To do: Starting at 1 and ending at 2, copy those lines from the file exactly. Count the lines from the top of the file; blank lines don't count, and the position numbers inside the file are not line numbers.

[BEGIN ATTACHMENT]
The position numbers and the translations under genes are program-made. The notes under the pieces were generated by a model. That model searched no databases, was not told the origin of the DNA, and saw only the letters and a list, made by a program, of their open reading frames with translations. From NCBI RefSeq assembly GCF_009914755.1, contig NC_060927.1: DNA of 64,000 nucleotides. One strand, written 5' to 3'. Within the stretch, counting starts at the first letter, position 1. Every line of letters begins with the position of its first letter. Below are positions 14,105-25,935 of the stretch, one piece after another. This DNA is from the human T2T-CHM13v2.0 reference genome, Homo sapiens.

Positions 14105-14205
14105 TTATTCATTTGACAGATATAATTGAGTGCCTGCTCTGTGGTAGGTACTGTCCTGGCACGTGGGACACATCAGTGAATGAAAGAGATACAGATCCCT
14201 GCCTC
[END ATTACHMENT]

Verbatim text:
The position numbers and the translations under genes are program-made. The notes under the pieces were generated by a model. That model searched no databases, was not told the origin of the DNA, and saw only the letters and a list, made by a program, of their open reading frames with translations. From NCBI RefSeq assembly GCF_009914755.1, contig NC_060927.1: DNA of 64,000 nucleotides. One strand, written 5' to 3'. Within the stretch, counting starts at the first letter, position 1. Every line of letters begins with the position of its first letter. Below are positions 14,105-25,935 of the stretch, one piece after another. This DNA is from the human T2T-CHM13v2.0 reference genome, Homo sapiens.

Positions 14105-14205